in-room dining menus. The program was launched nationally to their 39 properties including Desert Springs. New on tap are fresh juices to order, smoothies, and better balanced breakfast, lunch, and dinner menus offering more vegetables, smaller proteins and less processed carbohydrates. Wellness abounds at the Spa Desert Springs. The beautiful amenities at the resort’s world-class spa were designed for wellness and this quarter their spa menu gets a face lift with nutritional meals by today’s standards created with organically grown and locally sourced ingredients. “The new menu offers something for everyone with items that are balanced, nutritious and honestly seasoned while being satiating and satisfying at the same time,” says Basterrechea. “Where many consider an acai bowl healthy, it can also be full of sugar. So we’ve created a parfait version that includes the nutritious fruit Let’s Talk About Sex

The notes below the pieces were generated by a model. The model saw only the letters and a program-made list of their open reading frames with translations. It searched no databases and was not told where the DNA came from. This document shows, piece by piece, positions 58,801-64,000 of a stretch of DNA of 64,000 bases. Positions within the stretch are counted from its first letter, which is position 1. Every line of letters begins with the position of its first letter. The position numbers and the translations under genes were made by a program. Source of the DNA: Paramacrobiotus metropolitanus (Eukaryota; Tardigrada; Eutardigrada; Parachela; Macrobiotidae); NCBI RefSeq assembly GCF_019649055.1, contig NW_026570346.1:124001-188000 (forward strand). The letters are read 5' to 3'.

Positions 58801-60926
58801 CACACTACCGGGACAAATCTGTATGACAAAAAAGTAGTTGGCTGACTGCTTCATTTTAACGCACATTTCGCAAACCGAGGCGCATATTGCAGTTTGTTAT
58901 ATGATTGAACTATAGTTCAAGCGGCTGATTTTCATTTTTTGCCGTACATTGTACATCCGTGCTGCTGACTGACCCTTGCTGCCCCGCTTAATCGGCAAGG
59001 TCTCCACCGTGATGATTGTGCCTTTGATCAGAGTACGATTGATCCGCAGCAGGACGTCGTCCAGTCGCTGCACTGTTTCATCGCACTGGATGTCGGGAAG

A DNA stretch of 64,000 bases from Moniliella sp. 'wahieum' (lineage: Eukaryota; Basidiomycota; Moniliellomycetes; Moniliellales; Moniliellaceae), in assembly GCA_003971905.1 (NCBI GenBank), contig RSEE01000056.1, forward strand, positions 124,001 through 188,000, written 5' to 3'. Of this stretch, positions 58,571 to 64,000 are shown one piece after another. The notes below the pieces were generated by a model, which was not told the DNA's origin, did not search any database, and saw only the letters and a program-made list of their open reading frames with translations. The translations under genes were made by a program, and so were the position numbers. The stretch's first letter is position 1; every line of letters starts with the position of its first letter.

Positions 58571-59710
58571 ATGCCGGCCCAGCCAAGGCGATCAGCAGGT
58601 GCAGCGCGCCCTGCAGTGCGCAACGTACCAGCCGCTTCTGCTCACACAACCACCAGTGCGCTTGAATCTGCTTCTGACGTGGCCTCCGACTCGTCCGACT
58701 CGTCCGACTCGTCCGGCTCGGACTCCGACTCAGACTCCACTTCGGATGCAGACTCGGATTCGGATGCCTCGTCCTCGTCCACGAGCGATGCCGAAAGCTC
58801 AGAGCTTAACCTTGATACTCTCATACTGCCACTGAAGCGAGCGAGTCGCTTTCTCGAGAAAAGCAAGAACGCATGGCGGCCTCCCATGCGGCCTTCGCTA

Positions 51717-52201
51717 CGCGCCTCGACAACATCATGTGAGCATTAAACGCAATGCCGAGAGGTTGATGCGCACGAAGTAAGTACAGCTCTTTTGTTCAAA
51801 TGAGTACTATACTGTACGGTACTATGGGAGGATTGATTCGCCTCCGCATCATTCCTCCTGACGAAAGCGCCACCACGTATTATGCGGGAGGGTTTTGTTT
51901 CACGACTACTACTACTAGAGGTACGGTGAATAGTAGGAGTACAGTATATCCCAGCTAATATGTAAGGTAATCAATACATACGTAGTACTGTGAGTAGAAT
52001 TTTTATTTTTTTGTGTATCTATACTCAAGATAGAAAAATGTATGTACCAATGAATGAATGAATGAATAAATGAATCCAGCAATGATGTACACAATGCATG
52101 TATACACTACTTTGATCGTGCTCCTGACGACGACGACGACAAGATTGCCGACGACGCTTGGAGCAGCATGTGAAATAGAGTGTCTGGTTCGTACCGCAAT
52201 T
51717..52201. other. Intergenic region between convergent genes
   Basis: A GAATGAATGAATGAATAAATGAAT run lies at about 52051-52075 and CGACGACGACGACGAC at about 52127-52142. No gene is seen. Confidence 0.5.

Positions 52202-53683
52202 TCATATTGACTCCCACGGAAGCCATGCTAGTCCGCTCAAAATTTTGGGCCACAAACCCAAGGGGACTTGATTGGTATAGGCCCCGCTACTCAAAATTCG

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along with Greek yogurt, nuts and seeds to balance it out.” Popular dishes like tabbouleh are made with quinoa (a seed) versus the traditional bulgur wheat and optional protein; vegan and gluten-free offerings are also available. The resort’s restaurants, Rockwood Grill and Mikado Japanese Steakhouse and Sushi Bar also offer a variety of healthy ingredients along with vegetarian and gluten-free options. This fall Chef Peter’s new T&T Innovation Kitchen will also open with a focus on whole organic cuisine. The stunning space will offer 5-9 course meals and Chef’s choice menus which will change weekly. Desert Health commends the JW Marriott Desert Springs for their focus on wellness internally, as well as for their guests. If you haven’t visited lately, plan a dinner or escape to their spa for a memorable – and rejuvenating – experience. Continued from page 16